Because subway commutes are also occasions to consider advertising stratagems in great detail, I have spent a good part of every morning on the A train deconstructing one poster in particular: “The Hipster Move,” an ad for Flatrate Moving proclaims on a faux checklist. Steps include “separate Proust, Nietzche, and Freud collections,” “fold skinny jeans/ironic t-shirts/flannel,” and “resolve daddy issues.”
It is, as New York Magazine wrote when the posters began appearing in 2009, the kind of campaign that identifies a New York phenomenon and then fails to correctly parse it. By 2009, the age of the hipster was already in steep decline. In 2010, n+1 published “What Was the Hipster?” a eulogy for the once counter-cultural figure that had been thoroughly chewed up and expectorated by the culture.
But in 2014, like the cupcake, the term “hipster” seems like a remnant of Bloomberg-era New York. The term no longer refers to a subset of people in a specific area, or the aesthetic of a particular subculture. It has been diluted to be all but meaningless. Now, a hipster is just a word for someone you hate.
“Hipster” is not a label that anyone willingly adopts. Rarely do you meet anyone who self-identifies as a hipster. It is hurled with a faint sneer. It is a challenge to authenticity, and to motivation. It is equivalent to a contestant on a reality show calling you “fake.” It is someone who is acting in a manner you deem bizarre. It is a way of putting distance between yourself and other members of your cohort who have similar styles of dressing, talking, and acting. It is a term that denotes class. In Brooklyn, it often translates to someone doing the same thing you are but with a trust fund. It is a way of marking some people as the other. They are not from here. They have not earned it. They are less sincere. They are putting on an act.
When I was visiting my hometown in Alabama last spring, I suggested going to a bar on one side of town to a friend of mine. She rolled her eyes. “That bar is for hipsters,” she said. I protested that these were not hipsters, at least not by the traditional definition, and, anyway, well-heeled bars in Brooklyn with artists for clientele pretend that they’re in Alabama more often than ones in Birmingham pretend to be in Boerum Hill. These were yuppies, maybe. “Same thing,” she said.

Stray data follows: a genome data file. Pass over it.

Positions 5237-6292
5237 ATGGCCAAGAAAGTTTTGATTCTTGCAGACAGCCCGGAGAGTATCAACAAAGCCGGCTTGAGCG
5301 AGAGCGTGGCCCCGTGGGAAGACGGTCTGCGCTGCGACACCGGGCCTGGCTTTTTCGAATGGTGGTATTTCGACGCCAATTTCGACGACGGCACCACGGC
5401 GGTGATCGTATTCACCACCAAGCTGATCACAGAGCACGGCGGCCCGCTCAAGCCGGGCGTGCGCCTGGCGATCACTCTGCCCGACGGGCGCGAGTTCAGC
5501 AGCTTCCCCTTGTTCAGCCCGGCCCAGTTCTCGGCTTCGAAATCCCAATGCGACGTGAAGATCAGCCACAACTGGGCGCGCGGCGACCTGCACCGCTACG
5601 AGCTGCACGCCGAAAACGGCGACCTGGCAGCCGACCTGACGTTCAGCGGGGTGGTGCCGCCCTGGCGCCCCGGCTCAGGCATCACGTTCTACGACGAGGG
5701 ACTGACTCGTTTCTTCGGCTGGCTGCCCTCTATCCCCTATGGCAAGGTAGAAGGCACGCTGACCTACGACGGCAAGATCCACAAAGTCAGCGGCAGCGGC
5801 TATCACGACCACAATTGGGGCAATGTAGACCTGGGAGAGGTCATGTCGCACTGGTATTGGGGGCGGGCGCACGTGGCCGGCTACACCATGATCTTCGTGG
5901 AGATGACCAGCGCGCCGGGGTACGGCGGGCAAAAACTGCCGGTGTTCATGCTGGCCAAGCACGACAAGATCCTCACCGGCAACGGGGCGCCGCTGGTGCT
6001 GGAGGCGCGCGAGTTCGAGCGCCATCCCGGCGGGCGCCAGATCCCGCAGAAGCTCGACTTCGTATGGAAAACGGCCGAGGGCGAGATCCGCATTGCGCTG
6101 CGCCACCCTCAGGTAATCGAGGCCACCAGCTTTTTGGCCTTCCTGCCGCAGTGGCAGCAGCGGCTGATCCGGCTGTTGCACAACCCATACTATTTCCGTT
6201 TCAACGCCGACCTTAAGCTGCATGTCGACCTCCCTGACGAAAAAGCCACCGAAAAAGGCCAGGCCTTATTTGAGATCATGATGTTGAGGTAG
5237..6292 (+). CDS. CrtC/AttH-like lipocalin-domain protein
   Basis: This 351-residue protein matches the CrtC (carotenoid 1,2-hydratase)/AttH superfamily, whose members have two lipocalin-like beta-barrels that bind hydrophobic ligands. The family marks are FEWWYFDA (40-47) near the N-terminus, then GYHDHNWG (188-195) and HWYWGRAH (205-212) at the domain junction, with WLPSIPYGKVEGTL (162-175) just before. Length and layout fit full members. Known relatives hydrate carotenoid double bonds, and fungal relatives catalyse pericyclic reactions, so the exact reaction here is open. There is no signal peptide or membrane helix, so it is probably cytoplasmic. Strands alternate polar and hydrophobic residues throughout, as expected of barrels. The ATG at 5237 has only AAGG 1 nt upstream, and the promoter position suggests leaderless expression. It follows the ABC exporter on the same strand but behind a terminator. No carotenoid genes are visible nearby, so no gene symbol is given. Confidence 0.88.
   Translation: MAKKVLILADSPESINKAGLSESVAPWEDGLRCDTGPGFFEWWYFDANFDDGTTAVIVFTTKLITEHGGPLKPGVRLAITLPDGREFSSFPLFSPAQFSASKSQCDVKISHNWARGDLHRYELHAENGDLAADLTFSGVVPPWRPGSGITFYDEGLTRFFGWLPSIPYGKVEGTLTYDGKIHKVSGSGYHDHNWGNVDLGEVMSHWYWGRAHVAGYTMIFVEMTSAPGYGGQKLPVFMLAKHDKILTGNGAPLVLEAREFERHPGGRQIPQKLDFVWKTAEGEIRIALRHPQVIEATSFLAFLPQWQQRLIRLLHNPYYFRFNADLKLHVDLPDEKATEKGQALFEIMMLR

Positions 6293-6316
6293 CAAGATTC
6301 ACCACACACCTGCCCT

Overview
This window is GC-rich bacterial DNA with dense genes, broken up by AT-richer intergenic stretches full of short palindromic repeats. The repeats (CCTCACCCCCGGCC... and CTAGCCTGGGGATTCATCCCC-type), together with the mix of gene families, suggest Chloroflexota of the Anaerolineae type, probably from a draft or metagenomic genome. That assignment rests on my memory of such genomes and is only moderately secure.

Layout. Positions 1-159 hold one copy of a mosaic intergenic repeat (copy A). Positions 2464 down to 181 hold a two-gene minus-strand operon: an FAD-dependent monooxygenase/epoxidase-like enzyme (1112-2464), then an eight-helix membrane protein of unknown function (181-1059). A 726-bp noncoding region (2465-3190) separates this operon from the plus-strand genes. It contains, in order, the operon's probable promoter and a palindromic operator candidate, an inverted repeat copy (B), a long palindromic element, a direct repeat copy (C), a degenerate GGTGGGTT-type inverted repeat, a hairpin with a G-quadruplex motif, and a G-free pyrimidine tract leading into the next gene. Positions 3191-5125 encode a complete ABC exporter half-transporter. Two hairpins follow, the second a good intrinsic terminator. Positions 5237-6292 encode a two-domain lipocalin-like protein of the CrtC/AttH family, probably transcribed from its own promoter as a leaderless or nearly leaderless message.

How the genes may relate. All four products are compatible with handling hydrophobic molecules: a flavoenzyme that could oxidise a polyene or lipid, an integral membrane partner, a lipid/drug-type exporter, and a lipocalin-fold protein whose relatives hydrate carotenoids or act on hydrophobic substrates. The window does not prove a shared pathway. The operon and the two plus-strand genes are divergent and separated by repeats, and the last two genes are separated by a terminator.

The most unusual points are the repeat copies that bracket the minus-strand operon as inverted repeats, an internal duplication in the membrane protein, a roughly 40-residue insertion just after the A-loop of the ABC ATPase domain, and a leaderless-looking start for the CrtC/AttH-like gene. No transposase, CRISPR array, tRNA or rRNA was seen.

And she’s right. The meaning between those two has been conflated. There is barely a distinction. Like the yuppie, the hipster is a diagnosis of the past. So why do we still use it? We can all laugh at the pretensions of this perceived group because it isn’t one that has any defenders. We can all accuse hipsters of cultural appropriation because they are more flagrant about it than we are. It is just a way of reassuring ourselves of our own essential goodness, our own down-to-earth streetwise tactics. It is a word that is toothless, exhausted, a lazy gesture that masks the other, more deeply rooted problems in our cities. The ever-widening income gap, the rolling wave of gentrification pushing middle and working class families out of their homes, those are problems that the cry of “hipster” obscures. “Hipster” is symptom, not disease. After all, it is easier to make fun of overly-groomed sideburns than it is to tackle deeply entrenched disparity.